Florida-based artist Y&R Mookey was sentenced this week to 10 years in prison after being found guilty of possessing a firearm. The conviction and the trial that preceded it received national attention, largely because music videos were used during court proceedings.
According to a regional report from Jacksonville’s First Coast News, Mookey, a 23-year-old entertainer whose real name is Tyler Jackson, was sentenced to 10 years in the Florida Department of Corrections on Tuesday. Additionally, as Florida 4th Circuit Judge Meredith Charbula detailed during her comments in court, he was sentenced to five years probation.
“Mr. Jackson, I have watched the music videos and I have to say I am appalled by their content, by the direction,” Charbula said during the sentencing hearing. In an apparent reference to the defense alleging which such works are examples of creative expression and should not be used as such, the judge added, “It may have been art, but it wasn’t for that.”
Jackson, who was assigned 739 days already served, also spoke at Tuesday’s hearing.
“I want to emphasize that I am in no way the person the state is trying to make me,” he told the court. “I am not a violent person. I have no violent charges or violent criminal history. I am not a gang member, and I have never been a gang member or guilty by association with a gang. I have no criminal history as an adult and I do my best not to encounter law enforcement.
In February, it was announced that Jackson had been convicted of possession of a firearm by a young offender convicted of committing an indictable offence. Mentioned in a press release at the time by State’s Attorney Melissa Nelson was a 2018 video clip that allegedly showed “several individuals wielding firearms.”
Jackson’s mother, Diane Watts, was quoted in a Jacksonville Insider report in February as saying the firearms in question were actually “prop guns.” And during sentencing this week, Jackson himself reiterated that he is an entertainer and a performer, noting that the state was “pursuing” his music videos for him.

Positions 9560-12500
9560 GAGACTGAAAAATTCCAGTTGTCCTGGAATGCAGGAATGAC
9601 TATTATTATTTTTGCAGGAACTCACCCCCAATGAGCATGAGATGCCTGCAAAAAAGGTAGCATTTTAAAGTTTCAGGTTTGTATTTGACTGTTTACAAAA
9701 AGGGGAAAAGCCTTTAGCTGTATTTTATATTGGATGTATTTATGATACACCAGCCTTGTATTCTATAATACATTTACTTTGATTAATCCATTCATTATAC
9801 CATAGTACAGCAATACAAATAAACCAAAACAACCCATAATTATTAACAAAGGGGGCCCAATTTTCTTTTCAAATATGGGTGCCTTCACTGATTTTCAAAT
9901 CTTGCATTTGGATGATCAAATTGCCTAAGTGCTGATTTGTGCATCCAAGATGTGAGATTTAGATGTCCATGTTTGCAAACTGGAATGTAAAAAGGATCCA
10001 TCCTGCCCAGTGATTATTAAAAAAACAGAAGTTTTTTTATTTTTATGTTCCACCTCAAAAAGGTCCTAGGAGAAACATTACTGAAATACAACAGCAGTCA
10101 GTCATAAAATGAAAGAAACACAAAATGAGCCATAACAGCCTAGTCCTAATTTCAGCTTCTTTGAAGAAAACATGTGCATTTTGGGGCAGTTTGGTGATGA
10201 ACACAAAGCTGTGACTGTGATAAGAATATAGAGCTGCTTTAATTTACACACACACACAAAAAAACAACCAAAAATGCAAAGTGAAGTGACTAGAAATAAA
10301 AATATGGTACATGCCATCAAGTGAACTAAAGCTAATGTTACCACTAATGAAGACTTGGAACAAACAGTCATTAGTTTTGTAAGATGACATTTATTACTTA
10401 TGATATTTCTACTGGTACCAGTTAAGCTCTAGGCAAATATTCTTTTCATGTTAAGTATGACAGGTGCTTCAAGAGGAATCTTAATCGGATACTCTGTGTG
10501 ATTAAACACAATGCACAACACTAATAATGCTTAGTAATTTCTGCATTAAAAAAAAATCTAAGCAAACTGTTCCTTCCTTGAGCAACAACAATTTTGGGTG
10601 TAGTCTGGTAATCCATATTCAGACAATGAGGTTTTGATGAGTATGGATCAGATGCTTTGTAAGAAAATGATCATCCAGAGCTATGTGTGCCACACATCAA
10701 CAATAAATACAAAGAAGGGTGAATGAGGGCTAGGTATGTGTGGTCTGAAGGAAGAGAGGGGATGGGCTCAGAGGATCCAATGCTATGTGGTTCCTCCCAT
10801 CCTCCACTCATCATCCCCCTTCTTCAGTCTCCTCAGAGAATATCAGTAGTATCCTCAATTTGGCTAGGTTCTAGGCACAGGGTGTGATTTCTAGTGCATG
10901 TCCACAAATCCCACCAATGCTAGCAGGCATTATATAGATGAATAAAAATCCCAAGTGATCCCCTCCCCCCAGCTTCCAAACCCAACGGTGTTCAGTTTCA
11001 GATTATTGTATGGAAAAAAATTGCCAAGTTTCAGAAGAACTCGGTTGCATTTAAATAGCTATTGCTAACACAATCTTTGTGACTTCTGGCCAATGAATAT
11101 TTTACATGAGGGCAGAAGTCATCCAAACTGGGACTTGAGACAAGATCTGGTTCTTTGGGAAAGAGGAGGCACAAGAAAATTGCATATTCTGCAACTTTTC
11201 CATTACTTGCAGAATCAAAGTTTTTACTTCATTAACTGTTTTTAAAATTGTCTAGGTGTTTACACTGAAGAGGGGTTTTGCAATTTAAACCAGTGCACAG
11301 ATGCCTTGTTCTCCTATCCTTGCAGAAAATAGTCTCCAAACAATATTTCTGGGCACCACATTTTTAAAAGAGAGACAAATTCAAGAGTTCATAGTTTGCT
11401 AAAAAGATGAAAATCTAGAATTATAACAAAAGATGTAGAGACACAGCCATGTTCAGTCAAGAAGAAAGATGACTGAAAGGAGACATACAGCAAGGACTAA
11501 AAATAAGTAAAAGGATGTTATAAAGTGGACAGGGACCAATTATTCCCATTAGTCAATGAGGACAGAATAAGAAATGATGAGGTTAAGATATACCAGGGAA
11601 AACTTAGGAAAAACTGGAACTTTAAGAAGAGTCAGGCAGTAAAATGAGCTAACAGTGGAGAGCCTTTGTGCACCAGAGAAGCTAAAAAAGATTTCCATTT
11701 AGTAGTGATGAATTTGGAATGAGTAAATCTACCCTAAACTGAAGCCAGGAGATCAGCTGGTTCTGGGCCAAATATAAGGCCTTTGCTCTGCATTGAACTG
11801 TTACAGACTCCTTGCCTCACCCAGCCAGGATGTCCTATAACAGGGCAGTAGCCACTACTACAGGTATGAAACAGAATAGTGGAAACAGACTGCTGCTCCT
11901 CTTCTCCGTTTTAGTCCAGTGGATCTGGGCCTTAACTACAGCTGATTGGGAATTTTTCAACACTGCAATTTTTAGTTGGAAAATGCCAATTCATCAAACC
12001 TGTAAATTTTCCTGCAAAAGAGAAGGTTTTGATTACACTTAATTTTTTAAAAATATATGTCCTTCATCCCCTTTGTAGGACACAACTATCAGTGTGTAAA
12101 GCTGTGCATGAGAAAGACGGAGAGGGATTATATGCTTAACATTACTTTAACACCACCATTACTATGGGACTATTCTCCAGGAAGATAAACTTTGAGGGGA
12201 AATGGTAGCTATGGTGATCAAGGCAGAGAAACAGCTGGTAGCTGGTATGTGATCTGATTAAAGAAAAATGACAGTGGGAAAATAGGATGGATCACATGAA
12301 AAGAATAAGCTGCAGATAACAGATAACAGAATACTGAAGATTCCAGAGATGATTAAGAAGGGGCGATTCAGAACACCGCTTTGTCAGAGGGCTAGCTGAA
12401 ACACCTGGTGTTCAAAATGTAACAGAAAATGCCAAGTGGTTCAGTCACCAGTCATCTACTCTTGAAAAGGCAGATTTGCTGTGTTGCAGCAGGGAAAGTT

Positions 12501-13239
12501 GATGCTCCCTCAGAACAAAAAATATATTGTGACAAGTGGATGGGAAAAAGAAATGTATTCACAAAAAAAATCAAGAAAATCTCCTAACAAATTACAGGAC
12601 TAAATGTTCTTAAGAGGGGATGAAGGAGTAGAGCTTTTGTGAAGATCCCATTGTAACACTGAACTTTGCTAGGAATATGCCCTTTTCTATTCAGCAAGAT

“I’m a budding artist and I’m trying to make a career out of what I love and what I have a passion for, which is music,” he told the judge, as seen in the First Coast News video above. “Music is my profession and the way I intend to make a living and shouldn’t be taken at face value. I’m just an artist giving my fans what they want to see and hear. The state pursues my music videos and not who I am as a person.
Complex has reached out to Jackson’s attorney for additional comment and will update this post accordingly.
Of course, this is just the latest example of a growing problem that other artists have already spoken out against. In short, it is widely seen as a truly slippery slope to use artistic expression in a strictly literal sense in the pursuit of criminal charges, as such an approach goes against the very nature of what the art is meant to provide both the creator and the audience.
In January, the use of the lyrics in a similar court-focused way was the subject of a campaign by Jay-Z and Meek Mill, among others. The two were among those who backed a bill called “Rap Music on Trial,” which, in short, aims to end the use of lyrics as evidence. The bill was originally introduced by Sen. Brad Hoylman and Sen. Jamaal Bailey last November.